Panel discussion: Heymat

Panel discussion: Heymat

Aysun Bademsoy, Can Erdoğan-Sus, Mely Kiyak, Lale Akgün

»My way of looking at what is happening in Turkey is the perspective of a German-Turkish woman, and that is also the perspective that will form the basis of this talk. We all grew up here, attended German schools, and this is where our socialization took place. The understanding we have that we are due certain rights – whether freedom of opinion, expression, civil rights – has influenced the way we think and act. This is something that differentiates us from the same generation in Turkey, which doesn’t have this same understanding. How do we German Turks look at  Turkey as a homeland that has left behind traces in our lives, our upbringing, the paths we have taken in life, our family histories? These traces have been shaped by the notion, by our parents’ dreams of a homeland that is no longer ours. Since the events in Gezi Park, a new generation in Turkey is demanding rights that are normal for us. We German Turks look at this movement in  Turkey with a kind of longing for our homeland, which is marked by affinity and memories. The women who will be talking to me are women who – in their work as journalists, authors, filmmakers and politicians – will be discussing and putting up for discussion their personal view of Turkey.«
– Aysun Bademsoy

»Although Turkey has never been a role model for democracy and human rights, I have been observing the developments there for the past eleven years with a great deal of worry. The extensive state interference in private life, an increasingly dictatorial government, censorship and corruption were practically an invitation to the Gezi protests to happen. The movement came perhaps too late, but it still constitutes an enormous gain for the Turkish people: there is finally some tolerance for those who think differently, believe differently and have a different ethnic background!«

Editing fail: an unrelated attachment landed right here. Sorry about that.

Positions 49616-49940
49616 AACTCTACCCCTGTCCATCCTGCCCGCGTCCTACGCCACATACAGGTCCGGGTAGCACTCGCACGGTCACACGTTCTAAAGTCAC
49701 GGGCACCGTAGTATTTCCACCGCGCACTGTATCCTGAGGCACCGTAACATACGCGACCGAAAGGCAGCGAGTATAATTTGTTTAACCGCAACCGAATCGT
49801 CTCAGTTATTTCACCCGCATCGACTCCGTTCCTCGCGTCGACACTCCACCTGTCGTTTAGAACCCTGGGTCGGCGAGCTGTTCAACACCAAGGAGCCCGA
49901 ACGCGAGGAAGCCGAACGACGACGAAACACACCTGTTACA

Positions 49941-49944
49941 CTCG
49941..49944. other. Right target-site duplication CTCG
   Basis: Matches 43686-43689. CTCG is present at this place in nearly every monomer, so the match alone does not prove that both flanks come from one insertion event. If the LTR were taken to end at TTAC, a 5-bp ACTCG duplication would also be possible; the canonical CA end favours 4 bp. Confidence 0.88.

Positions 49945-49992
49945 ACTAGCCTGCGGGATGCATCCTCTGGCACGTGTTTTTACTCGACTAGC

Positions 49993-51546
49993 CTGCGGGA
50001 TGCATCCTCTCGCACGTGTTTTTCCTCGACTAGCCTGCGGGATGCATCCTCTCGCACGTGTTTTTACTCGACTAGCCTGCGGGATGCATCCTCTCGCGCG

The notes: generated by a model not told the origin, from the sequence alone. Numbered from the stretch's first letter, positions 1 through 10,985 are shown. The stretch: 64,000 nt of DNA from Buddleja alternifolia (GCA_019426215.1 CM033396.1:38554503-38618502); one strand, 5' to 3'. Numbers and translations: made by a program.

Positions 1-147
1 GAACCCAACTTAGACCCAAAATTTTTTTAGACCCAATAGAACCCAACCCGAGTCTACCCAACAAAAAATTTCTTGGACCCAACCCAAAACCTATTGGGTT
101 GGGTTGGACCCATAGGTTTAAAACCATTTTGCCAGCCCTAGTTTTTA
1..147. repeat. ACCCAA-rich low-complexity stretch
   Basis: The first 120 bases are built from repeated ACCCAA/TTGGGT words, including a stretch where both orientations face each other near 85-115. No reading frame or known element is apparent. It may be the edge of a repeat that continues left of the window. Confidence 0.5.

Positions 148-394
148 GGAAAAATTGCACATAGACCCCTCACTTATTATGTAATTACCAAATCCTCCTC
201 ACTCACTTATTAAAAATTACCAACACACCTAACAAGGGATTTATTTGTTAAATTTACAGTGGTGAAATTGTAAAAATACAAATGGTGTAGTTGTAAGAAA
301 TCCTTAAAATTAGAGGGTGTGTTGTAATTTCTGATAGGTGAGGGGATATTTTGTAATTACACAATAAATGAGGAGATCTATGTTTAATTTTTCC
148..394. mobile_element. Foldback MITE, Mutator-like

– Can Erdoğan-Sus

»Summer 2013 in Istanbul: I met people from Istanbul who were impressed about the fever that a city can develop when the population is fed up to its back teeth. When the wrath of an East Anatolian mixes with the hot temper of a Black Sea Turk, with the energy of students and the self-confidence of an old Armenian woman. When these people managed to shake up a country within a few days together, then they were all proud to be Istanbulites. But happiness, they know, is something else.«
– Mely Kiyak

»My understanding of homeland follows Bloch’s philosophy. He writes in The Principle of Hope: »If (an individual) has grasped himself and established what is his, without exploitation and alienation in real democracy, there arises in the world something which shines into the childhood of all and in which no one has yet been: homeland.« This understanding of homeland is where the principle of hope can be found and it is not bound to any particular time or place. I share this view: we are not born in a homeland, far more we create a homeland for ourselves through our encounter with the world. And when we succeed in the sense Bloch alluded to, the world becomes our homeland. Seen in this way, the Gezi unrest has become the homeland of the democratic movement in Turkey and, seen in a broader sense, it has become a homeland for all democrats.”
– Dr. Lale Akgün

Aysun Bademsoy

Born 1960 in the Turkish city of Mersin, Aysun Bademsoy has lived in Berlin since 1969 where she also studied drama and journalism at the Free University. During her studies, she appeared as an actress in made-for-TV movies and series as well as working for Harun Farocki’s production company as a production manager, editor and assistant director. Since 1989, she has been an independent film-maker. Her first directorial debut was the documentary film Fremde Deutsche Nachbarschaft. Yet in her later work too, Ms Bademsoy has repeatedly examined issues relating to coexistence between Turks and Germans.